To put this bluntly, for non-destructible/non-constructible voxel style terrain, are generated meshes handled much better than instancing? Is there another method to achieve millions of visible quad faces per scene with ease? If generated meshes per chunk is the way to go, what kind of algorithm might I want to use based on only EVER needing the outer layer rendered?

I'm using 3D Perlin Noise for terrain generation (for overhangs/caves/etc). The layout is fantastic, but even for around 20k visible faces, it's quite slow using instancing (whether it's one big draw call or multiple smaller chunks). I've simplified it to the point of removing non-visible cubes and only having the top faces of my cube-like terrain be rendered, but with 20k quad instances, it's still pretty sluggish (30fps on my machine).

My goal is for the world to be made using quite small cubes. Where multiple games (IE: Minecraft) have the player 1x1 cube in width/length and 2 high, I'm shooting for 6x6 width/length and 9 high. With a lot of advantages as far as gameplay goes, it also means I could quite easily have a single scene with millions of truly visible quads.

So, I have been trying to look into changing my method from instancing to mesh generation on a chunk by chunk basis. Do video cards handle this type of processing better than separate quads/cubes through instancing? What kind of existing algorithms should I be looking into?

I've seen references to marching cubes a few times now, but I haven't spent much time investigating it since I don't know if it's the better route for my situation or not.

I'm also starting to doubt my need of using 3D Perlin noise for terrain generation since I won't want the kind of depth it would seem best at. I just like the idea of overhangs and occasional cave-like structures, but could find no better 'surface only' algorithms to cover that. If anyone has any better suggestions there, feel free to throw them at me too.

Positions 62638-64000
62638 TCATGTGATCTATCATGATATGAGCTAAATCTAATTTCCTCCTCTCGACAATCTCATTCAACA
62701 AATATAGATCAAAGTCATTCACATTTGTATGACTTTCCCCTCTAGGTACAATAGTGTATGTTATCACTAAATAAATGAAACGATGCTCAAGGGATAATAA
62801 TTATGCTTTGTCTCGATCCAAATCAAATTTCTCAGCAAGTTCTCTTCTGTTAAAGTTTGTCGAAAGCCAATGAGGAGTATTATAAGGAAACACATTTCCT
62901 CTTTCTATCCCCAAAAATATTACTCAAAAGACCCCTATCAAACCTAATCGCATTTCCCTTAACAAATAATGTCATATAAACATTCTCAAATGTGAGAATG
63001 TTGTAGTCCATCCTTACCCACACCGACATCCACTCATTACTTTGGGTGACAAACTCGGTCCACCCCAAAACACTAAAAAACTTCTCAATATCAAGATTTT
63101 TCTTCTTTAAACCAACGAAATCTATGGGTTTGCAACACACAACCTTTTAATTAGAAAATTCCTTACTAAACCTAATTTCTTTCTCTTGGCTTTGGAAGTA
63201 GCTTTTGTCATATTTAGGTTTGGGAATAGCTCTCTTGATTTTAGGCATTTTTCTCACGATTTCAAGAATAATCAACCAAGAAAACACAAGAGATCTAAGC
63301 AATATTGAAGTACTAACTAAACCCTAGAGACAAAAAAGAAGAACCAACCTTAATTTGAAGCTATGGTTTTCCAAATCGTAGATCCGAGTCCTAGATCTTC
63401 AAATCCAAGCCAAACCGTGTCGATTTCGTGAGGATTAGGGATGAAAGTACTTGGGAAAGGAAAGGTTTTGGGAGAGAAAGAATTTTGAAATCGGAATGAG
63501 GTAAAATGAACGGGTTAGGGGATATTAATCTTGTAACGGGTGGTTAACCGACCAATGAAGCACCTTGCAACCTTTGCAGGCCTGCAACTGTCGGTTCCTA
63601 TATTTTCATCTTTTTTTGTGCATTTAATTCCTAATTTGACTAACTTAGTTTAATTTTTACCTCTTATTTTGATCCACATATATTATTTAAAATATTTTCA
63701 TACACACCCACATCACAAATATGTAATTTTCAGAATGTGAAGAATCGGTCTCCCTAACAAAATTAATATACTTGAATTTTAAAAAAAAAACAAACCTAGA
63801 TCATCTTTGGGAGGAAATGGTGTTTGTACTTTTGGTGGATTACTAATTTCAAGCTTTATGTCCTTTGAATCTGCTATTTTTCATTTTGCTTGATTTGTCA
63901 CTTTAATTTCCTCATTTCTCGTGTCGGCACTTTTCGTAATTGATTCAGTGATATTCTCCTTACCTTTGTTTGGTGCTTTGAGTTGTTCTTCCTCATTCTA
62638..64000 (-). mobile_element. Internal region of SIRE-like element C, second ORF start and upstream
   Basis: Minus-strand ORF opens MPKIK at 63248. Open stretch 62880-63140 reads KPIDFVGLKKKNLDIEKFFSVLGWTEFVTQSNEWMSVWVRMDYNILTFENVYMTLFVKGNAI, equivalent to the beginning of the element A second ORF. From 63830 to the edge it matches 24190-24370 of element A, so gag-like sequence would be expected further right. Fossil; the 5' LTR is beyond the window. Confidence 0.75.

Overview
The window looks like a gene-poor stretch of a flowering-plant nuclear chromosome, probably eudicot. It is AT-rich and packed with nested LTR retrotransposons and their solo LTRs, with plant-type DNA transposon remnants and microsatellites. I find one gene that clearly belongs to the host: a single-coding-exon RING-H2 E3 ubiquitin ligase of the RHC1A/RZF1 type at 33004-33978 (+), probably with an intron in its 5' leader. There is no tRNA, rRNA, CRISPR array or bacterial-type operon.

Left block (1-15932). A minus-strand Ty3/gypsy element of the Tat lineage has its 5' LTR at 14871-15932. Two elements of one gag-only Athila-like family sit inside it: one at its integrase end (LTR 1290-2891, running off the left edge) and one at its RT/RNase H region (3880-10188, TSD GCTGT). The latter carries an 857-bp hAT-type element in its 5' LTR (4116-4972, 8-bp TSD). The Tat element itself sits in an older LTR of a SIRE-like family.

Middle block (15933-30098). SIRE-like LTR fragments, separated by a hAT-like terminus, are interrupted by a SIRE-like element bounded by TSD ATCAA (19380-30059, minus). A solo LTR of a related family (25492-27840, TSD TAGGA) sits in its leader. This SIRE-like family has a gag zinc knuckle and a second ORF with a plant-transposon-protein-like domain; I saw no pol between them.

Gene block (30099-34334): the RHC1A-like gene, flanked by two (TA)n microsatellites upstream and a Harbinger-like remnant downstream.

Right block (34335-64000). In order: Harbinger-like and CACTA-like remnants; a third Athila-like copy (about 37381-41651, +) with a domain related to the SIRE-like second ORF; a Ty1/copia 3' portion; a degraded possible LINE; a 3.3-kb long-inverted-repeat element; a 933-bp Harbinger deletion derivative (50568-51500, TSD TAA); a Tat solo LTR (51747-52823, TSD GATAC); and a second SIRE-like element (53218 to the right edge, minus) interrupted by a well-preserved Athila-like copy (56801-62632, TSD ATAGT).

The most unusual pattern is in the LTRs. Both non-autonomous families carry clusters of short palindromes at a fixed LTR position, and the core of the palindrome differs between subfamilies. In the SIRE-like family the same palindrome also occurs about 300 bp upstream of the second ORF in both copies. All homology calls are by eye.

Thanks, Mythics


2 Answers 2


This could help you out;


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    \$\begingroup\$ Please say something about this. Answers which are just links are discouraged. \$\endgroup\$ Commented Jul 3, 2012 at 8:45
  • \$\begingroup\$ The main reason being that links die sometimes, like this one did now. So as it stands this answer is just "this could help you out" and a dead link. \$\endgroup\$ Commented Sep 16, 2019 at 8:09

well, one big problem you will ahve is the number of triangles for just rendering flat surfaces. one thing you could do is to do some kind of optimization where a 6x6x1 arrangement of cubes gets translated into one bigger cube, thereby reducing the number of primitives.

(pre: 6*6*2 primitives. post: 2 primitives)

This would be expanded uppon to combine large planes into simpler meshes.

I'm at work now, so I can't really spend a lot of time on it. And I have also never done it in this kind of engine (I used it in a heightmap).

It is important to balance how much processing you do on the CPU, versus how much you leave for the GPU. If you only do rendering and world-generation at the moment; Put in a Thread.Sleep(2); or something in your update to simulate gameplay-code.


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